When disgust is directed at humans, it can motivate a dehumanized perception-the inability to see the person as still human, that is, as having a human mind (Harris & Fiske, 2009). Social psychological and social neuroscience data document these psychological and neural findings (Harris & Fiske, 2006), which resonate with philosophical theory (Descartes, 1637). Descartes postulated ‘Cogito ergo sum’ (I think therefore I am), suggesting the mind and body are separable entities. Though a lot of what Descartes postulated about the brain was incorrect, this Cartesian Dualist perspective seems to have an intuitive appeal among lay people, who can attribute greater and lesser degrees of “mind” to other humans.

One example is found within person perception research. People reduce their mental state inferences—ideas about the content of a person’s thoughts, feelings, and disposition—when seeing members of a dehumanized group (Harris & Fiske, 2011). Mental state inferences occur spontaneously when viewing other people (Fiske, 2013), for instance, “that guy is well-dressed, so he must be meticulous”. When seeing “disgusting” individuals, however, these inferences are not made. As a result, the way we think about “disgusting” people appears to be similar to the way we think about objects, animals, and other things that do not have minds like ours. Currently, the causal relationship between disgust and dehumanized perception remains unknown, and recent evidence is now beginning to test the impact of this psychological phenomenon on actual, real world behavior (Capestany & Harris, 2014). For instance, people may engage dehumanized perceptions to reduce feelings of helplessness, despair, compassion, and empathy in themselves (Cameron & Payne, 2011), or simply to ensure their economic well-being in contexts where people’s physical, not mental abilities are more predictive of winning money (Harris, Lee, Capestany, & Cohen, 2014). Specifically, people behave in a more rational, profit-maximizing manner when they first dehumanize other people in an economic context.

Therefore, the psychological impact of disgust through dehumanized perception is not simply limited to sanctioning extreme acts of violence and cruelty (cf. Castano & Giner-Sorolla, 2006). This presents an additional challenge to disgust in the light of modern values of justice, which insist on recognizing the humanity of social offenders. Though other emotions are certainly involved in such instances of human cruelty as genocide, torture, slavery, murder, rape, child abuse, human warfare, poverty, and neglect, disgust has one feature that explains why it may fit these contexts so readily: the role of hierarchy and status. Disgust may allow people to quickly and easily distinguish features of hierarchy, including whether someone is of low social status, and thus undeserving of social interaction.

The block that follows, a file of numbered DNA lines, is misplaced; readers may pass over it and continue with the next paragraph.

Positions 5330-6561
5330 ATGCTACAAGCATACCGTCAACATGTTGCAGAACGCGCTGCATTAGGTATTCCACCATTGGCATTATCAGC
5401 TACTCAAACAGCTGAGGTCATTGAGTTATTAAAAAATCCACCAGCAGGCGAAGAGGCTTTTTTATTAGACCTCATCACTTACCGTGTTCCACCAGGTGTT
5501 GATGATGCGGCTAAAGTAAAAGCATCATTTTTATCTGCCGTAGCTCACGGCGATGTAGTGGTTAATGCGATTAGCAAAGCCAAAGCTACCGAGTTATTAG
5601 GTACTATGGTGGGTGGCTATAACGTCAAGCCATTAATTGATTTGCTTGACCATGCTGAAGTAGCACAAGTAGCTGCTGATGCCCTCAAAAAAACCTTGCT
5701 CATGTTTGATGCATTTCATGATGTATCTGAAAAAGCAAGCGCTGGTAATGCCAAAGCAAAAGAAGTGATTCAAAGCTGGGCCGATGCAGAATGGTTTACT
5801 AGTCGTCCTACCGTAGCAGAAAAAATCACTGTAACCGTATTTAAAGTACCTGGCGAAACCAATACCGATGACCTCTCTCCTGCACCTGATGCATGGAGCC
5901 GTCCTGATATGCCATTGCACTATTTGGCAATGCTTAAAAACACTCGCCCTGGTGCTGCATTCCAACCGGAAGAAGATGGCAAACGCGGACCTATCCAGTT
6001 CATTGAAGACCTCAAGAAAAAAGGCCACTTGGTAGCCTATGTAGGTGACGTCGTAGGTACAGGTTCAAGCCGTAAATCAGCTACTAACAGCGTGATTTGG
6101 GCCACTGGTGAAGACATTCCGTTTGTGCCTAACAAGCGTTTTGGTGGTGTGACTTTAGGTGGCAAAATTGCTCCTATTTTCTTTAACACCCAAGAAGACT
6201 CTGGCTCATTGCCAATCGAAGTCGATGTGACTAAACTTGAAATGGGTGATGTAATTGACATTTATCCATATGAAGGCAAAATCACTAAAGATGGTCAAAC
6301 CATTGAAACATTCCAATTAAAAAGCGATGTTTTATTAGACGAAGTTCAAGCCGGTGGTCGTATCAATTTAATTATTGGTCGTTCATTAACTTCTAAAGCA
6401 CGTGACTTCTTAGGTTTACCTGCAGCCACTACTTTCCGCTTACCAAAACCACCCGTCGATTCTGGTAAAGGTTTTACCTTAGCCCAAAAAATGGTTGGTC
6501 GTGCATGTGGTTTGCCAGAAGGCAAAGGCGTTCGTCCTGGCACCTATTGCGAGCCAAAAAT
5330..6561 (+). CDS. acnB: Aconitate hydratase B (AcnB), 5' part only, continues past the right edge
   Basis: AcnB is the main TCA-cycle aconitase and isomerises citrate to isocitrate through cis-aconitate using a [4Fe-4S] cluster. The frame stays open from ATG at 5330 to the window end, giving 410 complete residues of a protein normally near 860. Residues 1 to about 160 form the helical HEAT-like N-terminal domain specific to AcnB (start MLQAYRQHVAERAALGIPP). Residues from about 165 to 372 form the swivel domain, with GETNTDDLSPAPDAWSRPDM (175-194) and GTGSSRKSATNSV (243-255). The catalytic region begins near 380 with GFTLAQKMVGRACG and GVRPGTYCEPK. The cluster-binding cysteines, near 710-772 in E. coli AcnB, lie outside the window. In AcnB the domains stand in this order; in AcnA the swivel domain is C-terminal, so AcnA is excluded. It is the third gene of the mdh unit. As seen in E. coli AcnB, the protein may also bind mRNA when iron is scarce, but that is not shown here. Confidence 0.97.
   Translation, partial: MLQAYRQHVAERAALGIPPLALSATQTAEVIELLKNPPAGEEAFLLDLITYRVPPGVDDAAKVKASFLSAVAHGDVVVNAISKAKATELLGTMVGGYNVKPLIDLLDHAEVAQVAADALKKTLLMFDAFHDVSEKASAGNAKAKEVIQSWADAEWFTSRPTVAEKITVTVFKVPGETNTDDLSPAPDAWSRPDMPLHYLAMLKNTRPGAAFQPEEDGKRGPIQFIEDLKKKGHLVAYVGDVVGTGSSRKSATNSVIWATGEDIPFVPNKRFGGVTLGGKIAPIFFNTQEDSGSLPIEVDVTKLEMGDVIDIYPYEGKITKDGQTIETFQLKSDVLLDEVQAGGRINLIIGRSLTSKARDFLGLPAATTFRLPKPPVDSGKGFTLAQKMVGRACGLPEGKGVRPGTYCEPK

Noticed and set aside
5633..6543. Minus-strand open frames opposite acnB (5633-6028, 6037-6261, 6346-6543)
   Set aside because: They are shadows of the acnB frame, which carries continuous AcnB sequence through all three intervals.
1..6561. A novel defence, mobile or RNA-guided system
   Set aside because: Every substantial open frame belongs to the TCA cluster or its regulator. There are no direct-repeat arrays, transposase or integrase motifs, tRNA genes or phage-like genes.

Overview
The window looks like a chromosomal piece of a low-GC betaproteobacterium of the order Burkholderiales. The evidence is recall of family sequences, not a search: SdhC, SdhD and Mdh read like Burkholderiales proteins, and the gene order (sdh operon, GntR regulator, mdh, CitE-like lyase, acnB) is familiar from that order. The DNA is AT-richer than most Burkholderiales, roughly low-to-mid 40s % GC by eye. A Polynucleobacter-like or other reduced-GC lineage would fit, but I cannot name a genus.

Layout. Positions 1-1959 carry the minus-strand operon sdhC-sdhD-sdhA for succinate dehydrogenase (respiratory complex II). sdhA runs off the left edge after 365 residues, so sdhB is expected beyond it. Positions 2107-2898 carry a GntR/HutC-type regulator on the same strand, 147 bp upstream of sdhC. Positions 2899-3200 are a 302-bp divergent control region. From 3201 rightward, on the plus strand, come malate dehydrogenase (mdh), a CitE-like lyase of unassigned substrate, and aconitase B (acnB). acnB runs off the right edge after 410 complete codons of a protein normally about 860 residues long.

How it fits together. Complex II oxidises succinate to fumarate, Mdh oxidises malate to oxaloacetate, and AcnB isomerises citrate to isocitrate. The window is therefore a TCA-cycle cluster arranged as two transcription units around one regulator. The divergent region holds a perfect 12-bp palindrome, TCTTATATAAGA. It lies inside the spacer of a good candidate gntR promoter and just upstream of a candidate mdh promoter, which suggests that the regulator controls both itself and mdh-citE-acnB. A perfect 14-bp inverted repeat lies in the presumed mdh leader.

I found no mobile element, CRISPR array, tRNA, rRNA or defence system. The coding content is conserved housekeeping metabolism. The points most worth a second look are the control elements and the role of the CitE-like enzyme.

People report disgust and contempt (though less so) to homeless people and drug addicts, social groups at the bottom of the American social hierarchy. They rate them as low on warmth and competence related traits, the two primary dimensions of person perception. All other people receive high ratings on at least one trait (Fiske, Cuddy, Glick, & Xu, 2002). These results replicate across cultures (Cuddy et al., 2009). Indeed, it has been argued that disgust is an inherently hierarchical emotion (Brandt & Reyna, 2011), felt by higher status people toward lower status people. Commentators in the humanities have often noted that beliefs about smell, animality, and other disgusting metaphors are used to reinforce the social stigma of oppressed classes and groups (Orwell, 1937/1986; Smith, 2006).

In sum, like any emotion, disgust motivates behavior (Darwin, 1872). Specifically, disgust motivates avoidance of potentially harmful objects and agents to help satisfy a basic need for survival (Rozin & Fallon, 1987; Oaten, Case & Stevenson, 2009). But this very same functional quality of disgust also causes problems for our egalitarian values when it is applied to groups and persons. Not only is the physiological-phenomenological experience of disgust powerfully unpleasant, it also leads people to make inflexible moral judgments, to shun other people as less than human on a very basic level, and supports social hierarchies with prejudices as seemingly self-evident as the prejudice humans hold against rats, lice and dung. While it may be adaptive to hold strong, inflexible, avoidant attitudes towards things that can make us sick, these attitudes, directed at other people, conflict with the values of social justice.

References